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Expired Food Store Set to Open Next Year

of Americans throw out food prematurely, as TIME reported last week. Basically, consumers are confused by phrasing like use by and sell by and so, to be safe, they end up tossing perfectly good produce, snacks and more. In reality, food dating really just indicates when an item is at its peak freshness, not when it becomes inedible. All of this got Doug Rauch, the former president of the Trader Joes supermarket chain, thinking about a potential solution. And now, it seems he might have found one: a market that specializes in preparing and repackaging expired food and selling it at deeply discounted prices. He plans to launch this project, called the Daily Table, next year in Bostons working-class Dorchester neighborhood, NPR reports . (MORE: How Two German-Owned Sister Supermarket Brands Became Hot Trendsetters ) Its the idea about how to bring affordable nutrition to the underserved in our cities, Rauch told NPR. It basically tries to utilize this 40 percent of this food that is wasted.He explained that the Daily Tables setup will be kind ofa hybrid between a grocery store and a restaurant if you would, because primarily its going to take this food in, prep it, cook it [for] what I call speed-scratch cooking. The basic concept of repurposing expired food isnt new. Food banks, for example, have been doing it for years. But the idea here is to make this nutritional food an affordable, quick and easy option to people who might otherwise spend their lunch money at McDonalds. And of course, its about implementing a longer-term solution to the growing problem of wasted food across the U.S.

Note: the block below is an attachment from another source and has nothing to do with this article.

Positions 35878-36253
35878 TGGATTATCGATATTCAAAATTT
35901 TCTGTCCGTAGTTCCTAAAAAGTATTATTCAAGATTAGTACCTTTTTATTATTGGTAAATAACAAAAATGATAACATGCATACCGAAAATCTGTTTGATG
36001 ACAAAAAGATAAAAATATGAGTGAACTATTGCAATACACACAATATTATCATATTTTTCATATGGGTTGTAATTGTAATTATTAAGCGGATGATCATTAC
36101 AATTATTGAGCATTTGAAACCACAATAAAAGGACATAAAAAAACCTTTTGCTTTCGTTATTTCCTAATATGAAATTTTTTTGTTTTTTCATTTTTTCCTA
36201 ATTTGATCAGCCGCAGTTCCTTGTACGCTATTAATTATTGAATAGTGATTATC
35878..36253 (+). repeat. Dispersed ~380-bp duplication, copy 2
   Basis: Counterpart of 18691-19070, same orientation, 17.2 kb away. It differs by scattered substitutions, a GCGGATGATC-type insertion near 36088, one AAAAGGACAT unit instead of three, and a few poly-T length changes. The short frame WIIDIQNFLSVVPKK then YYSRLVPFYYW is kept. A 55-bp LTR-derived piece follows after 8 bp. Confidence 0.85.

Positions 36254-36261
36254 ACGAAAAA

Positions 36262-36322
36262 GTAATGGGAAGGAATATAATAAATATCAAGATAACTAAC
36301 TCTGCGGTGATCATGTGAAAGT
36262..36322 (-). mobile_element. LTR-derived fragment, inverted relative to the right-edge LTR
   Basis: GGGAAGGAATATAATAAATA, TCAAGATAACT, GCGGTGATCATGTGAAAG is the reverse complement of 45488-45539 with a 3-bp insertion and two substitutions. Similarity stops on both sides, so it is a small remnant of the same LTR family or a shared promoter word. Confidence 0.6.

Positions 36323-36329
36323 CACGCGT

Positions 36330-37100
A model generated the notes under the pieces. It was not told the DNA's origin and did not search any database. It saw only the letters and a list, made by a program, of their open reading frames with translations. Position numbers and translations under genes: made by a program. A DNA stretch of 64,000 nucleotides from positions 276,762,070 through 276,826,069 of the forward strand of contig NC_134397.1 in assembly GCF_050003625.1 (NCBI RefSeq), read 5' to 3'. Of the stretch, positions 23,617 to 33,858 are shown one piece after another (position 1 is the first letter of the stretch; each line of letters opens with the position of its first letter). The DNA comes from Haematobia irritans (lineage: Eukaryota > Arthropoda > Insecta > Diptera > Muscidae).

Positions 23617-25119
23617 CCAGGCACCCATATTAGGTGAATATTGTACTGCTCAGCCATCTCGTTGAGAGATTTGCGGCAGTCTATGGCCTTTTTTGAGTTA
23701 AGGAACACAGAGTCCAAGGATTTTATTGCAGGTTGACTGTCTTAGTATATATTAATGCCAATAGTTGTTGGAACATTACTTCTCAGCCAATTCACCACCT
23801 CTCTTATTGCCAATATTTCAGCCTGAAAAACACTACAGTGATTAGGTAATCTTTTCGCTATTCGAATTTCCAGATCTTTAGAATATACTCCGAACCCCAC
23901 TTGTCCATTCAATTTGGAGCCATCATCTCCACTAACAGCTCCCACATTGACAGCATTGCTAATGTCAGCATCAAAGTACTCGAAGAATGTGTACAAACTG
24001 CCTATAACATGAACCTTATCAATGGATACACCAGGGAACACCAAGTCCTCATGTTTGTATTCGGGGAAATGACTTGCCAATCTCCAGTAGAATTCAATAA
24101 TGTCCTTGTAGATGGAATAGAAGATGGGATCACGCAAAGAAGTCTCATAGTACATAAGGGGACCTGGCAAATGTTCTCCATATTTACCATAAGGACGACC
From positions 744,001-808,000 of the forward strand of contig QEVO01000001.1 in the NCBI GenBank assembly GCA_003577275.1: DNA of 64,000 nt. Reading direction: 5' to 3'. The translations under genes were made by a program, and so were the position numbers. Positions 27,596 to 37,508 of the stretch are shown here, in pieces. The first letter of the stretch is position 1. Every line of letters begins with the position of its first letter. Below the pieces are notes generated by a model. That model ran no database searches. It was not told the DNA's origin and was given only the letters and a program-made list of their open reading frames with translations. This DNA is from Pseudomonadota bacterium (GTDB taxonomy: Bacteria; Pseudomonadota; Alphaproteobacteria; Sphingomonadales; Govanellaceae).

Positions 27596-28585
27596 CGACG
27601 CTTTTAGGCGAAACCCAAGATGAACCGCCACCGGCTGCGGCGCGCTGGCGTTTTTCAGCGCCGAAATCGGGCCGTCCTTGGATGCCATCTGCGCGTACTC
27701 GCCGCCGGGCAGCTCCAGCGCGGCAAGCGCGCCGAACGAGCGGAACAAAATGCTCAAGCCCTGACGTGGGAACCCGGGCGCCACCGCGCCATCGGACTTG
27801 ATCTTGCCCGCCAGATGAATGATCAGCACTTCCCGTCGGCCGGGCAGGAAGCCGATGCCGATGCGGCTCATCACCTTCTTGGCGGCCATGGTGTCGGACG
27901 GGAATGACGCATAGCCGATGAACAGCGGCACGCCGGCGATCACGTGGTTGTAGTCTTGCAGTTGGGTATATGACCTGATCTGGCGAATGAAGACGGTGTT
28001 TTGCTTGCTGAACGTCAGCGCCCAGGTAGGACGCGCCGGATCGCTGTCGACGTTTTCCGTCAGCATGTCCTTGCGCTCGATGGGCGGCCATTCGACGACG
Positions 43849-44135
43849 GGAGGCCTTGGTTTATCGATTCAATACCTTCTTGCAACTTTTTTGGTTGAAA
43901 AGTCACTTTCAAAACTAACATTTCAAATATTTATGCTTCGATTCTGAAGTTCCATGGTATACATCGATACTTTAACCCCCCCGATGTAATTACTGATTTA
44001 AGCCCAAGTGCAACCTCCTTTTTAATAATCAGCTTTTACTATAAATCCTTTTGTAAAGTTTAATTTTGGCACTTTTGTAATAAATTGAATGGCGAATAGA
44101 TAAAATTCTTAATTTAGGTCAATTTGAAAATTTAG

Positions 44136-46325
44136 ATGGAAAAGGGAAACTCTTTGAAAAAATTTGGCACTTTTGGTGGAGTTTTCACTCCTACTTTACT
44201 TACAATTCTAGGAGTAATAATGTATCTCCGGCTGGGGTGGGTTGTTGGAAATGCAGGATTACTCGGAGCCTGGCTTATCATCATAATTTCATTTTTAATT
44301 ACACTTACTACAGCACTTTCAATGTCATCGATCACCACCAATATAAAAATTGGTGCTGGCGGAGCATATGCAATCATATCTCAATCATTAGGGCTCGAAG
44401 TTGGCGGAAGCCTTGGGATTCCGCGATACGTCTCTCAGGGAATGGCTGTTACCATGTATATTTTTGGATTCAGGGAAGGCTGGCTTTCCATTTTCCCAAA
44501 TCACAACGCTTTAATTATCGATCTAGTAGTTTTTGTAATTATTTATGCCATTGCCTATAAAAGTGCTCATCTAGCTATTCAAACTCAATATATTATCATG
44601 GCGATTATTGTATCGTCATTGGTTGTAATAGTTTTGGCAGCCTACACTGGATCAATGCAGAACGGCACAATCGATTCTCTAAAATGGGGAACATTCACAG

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Farmers here are so successful that many are paid not to raise crops. Among their crew are many absolutely dependent on subsidies to survive. Their lobby is sufficiently strong that subsidies are not even up for reconsideration. They are fully entrenched in the American economy. Theoretically, farmers are paid to feed the rest of us. Whether farmers or paid to feed us or to avoid feeding us, people will never be able to stop eating. Eating is necessary for life. Congress is considering curtailing the SNAP program that for years was known as food stamps . The Ohio Jewish Chronicle and other Columbus papers published articles last year bemoaning the inadequacy of food stamps. Yet as meager as those funds are, Congress is seriously considering a major cutback. How dare Congress consider such a move! How dare Congress attempt to fix our countrys economy on the backs of its weakest and hungriest. How dare Congress forget that there will always be poor in the richest country in the world. Generally this writer considers himself to be a centrist. Doing what is most moral and right is more essential than the platform of either political party.

POV: Starving Out Food Stamps

Supplemental Nutrition Assistance Program (SNAP), food stamps, federal benefit cuts